Please see comment at the bottom of this post.

On 08/07/16 10:48, Pete Stevenson wrote:
Good info, thanks for the note. Agreed that it is difficult to pull things apart to isolate these features for offload — so actually running experiments with offload is not possible, as you point out (and for other reasons).

Maybe I could figure out the lines of code that add versions into a table and then those that collect old versions (they do get collected, right?). Anyway, thought being I could profile while running TPC-C or similar. I was hoping that someone might be able to jump on this with a response that they already did something similar. I know that Stonebraker has done some analysis along these lines, but I’m looking for an independent result that confirms (or not) his work.

Thank you,
Pete Stevenson

On Jul 7, 2016, at 3:43 PM, Simon Riggs < <>> wrote:

On 7 July 2016 at 20:50, Pete Stevenson < <>> wrote:

    Hi Simon -

    Thanks for the note. I think it's fair to say that I didn't
    provide enough context, so let me try and elaborate on my question.

    I agree, MVCC is a benefit. The research angle here is about
    enabling MVCC with hardware offload. Since I didn't explicitly
    mention it, the offload I refer to will respect all consistency
    guarantees also.

    It is the case that for the database to implement MVCC it must
    provide consistent read to multiple different versions of data,
    i.e. depending on the version used at transaction start. I'm not
    an expert on postgresql internals, but this must have some cost.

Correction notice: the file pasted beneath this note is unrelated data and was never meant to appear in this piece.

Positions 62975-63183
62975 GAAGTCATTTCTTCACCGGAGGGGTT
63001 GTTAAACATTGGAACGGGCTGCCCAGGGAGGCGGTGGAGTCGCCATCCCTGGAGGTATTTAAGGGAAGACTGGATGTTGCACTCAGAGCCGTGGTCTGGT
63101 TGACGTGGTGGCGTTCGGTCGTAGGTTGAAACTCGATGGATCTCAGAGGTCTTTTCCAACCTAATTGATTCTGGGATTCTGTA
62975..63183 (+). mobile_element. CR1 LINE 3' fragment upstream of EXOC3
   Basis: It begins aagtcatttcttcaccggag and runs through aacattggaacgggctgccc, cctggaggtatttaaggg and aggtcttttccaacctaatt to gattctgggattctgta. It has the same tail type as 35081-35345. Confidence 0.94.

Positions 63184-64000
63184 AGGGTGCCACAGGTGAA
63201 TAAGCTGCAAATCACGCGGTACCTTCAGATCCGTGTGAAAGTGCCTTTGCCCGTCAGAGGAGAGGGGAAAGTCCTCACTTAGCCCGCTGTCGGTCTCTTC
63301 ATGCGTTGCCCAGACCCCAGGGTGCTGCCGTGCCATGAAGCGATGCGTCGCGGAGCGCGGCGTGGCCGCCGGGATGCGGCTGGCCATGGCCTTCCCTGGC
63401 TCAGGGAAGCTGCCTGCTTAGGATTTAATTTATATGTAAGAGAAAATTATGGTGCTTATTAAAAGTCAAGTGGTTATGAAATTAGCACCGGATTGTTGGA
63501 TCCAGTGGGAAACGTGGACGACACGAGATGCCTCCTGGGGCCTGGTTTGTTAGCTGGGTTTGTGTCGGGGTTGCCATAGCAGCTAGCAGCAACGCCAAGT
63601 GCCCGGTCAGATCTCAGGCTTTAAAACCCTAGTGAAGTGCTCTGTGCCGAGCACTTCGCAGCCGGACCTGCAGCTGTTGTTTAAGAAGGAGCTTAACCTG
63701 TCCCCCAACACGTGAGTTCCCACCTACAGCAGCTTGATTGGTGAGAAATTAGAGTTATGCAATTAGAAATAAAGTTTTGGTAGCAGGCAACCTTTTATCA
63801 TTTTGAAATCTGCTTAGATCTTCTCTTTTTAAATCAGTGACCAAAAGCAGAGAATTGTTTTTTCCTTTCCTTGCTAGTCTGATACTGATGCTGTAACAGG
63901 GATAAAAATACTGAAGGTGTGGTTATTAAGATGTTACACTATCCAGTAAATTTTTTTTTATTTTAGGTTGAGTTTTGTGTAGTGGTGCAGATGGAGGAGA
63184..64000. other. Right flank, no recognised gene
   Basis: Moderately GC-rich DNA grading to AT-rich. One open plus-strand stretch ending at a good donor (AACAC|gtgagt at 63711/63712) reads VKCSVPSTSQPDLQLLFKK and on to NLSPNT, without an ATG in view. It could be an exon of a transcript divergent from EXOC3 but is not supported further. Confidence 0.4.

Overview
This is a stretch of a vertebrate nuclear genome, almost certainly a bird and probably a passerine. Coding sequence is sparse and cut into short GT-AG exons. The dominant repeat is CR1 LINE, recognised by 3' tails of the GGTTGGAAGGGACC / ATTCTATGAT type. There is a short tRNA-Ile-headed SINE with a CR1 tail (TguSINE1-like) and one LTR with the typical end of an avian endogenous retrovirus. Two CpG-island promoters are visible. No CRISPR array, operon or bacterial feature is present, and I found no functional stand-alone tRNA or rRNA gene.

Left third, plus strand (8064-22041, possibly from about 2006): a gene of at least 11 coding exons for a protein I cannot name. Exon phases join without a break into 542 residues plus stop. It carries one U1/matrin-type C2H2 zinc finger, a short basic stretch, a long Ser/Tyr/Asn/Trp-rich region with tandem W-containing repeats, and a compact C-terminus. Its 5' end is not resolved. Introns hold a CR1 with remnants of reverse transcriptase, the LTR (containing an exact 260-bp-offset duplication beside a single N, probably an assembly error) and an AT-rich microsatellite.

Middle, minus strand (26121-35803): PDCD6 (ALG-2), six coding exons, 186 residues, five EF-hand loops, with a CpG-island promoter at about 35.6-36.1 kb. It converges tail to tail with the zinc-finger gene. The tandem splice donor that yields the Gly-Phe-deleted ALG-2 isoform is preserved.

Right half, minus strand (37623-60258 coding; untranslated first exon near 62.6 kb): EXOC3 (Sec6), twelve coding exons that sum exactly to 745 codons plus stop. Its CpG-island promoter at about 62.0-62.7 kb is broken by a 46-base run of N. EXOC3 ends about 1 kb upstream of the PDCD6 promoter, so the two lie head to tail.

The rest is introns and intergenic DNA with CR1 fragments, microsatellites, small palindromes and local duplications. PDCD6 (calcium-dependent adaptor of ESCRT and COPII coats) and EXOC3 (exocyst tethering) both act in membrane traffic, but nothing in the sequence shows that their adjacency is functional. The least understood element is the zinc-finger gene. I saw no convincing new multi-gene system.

I think the cost related to MVCC guarantees can roughly be
    categorized as: creating new versions (linking them in), version
    checking on read, garbage collecting old versions, and then there
    is an additional cost that I am interested in (again not claiming
    it is unnecessary in any sense) but there is a cost to generating
    the log.

    Thanks, by the way, for the warning about lab vs. reality. That's
    why I'm asking this question here. I want to keep the
    hypothetical tagged as such, but find defensible and realistic
    metrics where those exist, i.e. in this instance, we do have a
    database that can use MVCC. It should be possible to figure out
    how much work goes into maintaining that property.

PostgreSQL uses a no overwrite storage mechanism, so any additional row versions are maintained in the same table alongside other rows. The MVCC actions are mostly mixed in with other aspects of the storage, so not isolated much for offload.

Oracle has a different mechanism that does isolate changed row versions into a separate data structure, so would be much more amenable to offload than PostgreSQL, in its current form.

Maybe look at SLRUs (clog etc) as a place to offload something?

Simon Riggs <>
PostgreSQL Development, 24x7 Support, Remote DBA, Training & Services

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